Opinion

This is called ‘failing’? IN OUR OPINION

  - Bainbridge Island Review photo
— image credit: Bainbridge Island Review photo

If Bainbridge school district officials sounded a bit frustrated last week, they certainly had a reason to be.

Earlier this month, the Bainbridge Island School District was officially notified that both Bainbridge High School and Ordway were labeled as “failing” and in need of improvement for not making “adequate yearly progress” under the federal No Child Left Behind Act.

The label was especially disheartening for Bainbridge High School, which has won Washington State Achievement Awards over the past five years and not long ago was rated “gold” by U.S. News and World Report.

BHS also has an on-time graduation rate of 96.6 percent, and officials pointed out that 40 percent of its seniors are Washington Honors Award winners and in the top 10 percent of all graduating seniors in Washington state.

Local school officials joined with other education leaders from across the state in calling the “failing” label “regressive and punitive.”

The two Bainbridge schools with the black mark, BHS and Ordway, picked up the dubious distinction as “failing” as a direct result of the state’s loss of a waiver that Washington has enjoyed from the federal “adequate yearly progress” requirement for the past two years.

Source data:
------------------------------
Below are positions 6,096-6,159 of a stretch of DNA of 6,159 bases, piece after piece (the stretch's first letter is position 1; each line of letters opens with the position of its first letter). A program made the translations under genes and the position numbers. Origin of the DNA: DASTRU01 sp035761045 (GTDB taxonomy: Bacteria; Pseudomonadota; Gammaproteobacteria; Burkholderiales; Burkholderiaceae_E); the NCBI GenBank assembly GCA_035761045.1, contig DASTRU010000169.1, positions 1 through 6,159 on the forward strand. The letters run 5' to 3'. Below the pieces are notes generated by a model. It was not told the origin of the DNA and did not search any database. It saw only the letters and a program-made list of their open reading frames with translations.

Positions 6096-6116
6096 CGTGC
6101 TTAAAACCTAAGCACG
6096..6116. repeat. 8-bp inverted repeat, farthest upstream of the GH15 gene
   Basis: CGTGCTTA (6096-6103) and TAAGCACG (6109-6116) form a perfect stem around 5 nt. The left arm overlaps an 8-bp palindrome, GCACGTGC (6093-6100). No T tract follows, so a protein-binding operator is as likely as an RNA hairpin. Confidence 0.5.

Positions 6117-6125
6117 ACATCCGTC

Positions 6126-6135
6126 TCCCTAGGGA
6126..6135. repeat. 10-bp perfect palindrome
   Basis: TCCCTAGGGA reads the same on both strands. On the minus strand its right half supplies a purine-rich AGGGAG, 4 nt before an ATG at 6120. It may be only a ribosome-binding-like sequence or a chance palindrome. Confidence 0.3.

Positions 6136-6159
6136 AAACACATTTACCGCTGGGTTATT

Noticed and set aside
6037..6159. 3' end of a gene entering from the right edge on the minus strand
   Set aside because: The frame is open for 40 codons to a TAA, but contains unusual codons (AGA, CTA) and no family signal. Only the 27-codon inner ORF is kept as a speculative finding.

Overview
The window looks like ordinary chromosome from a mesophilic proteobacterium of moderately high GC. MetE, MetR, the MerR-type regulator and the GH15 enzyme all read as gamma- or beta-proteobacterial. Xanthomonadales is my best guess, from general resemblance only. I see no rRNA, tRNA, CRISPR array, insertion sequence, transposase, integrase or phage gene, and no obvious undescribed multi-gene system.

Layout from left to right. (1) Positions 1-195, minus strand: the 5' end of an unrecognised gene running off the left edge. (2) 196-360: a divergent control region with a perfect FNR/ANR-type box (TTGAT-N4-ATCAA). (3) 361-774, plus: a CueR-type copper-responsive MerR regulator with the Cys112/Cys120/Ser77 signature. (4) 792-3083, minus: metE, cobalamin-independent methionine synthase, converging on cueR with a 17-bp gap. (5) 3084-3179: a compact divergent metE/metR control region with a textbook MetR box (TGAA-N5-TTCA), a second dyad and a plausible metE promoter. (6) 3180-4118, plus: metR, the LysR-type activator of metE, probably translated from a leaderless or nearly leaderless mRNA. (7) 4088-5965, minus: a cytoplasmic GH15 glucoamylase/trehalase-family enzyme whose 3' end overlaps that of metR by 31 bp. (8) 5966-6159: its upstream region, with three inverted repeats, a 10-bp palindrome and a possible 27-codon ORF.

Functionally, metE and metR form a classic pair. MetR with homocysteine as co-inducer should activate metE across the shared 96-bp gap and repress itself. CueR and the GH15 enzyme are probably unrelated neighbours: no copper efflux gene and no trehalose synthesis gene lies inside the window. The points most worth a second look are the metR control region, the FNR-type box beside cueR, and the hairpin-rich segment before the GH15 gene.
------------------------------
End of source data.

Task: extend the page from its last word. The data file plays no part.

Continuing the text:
Now, with no waiver in place, 100 percent of students are required to meet the assessment standards this year.

Bainbridge officials noted that “adequate yearly progress” is based on students in 11 demographic subgroups achieving the minimum level of proficiency on the state math and reading assessments for their grade level, regardless of their ability.

If one or more students in any of the subgroups — which include all students, seven major racial/ethnic groups, students with disabilities, English language learners and students in poverty — do not meet the standards, the school does not make “adequate yearly progress.”

Almost every school in Washington state failed to make “adequate yearly progress” in 2013-14, and that’s led a group of education leaders to speak directly to parents to reinforce the message that while not all students have reached proficiency standards, significant progress is being made.

Parents should keep the so-called “failing” label in perspective, and realize that while there is always room for improvement, Bainbridge schools remain among the best in the state and the country.

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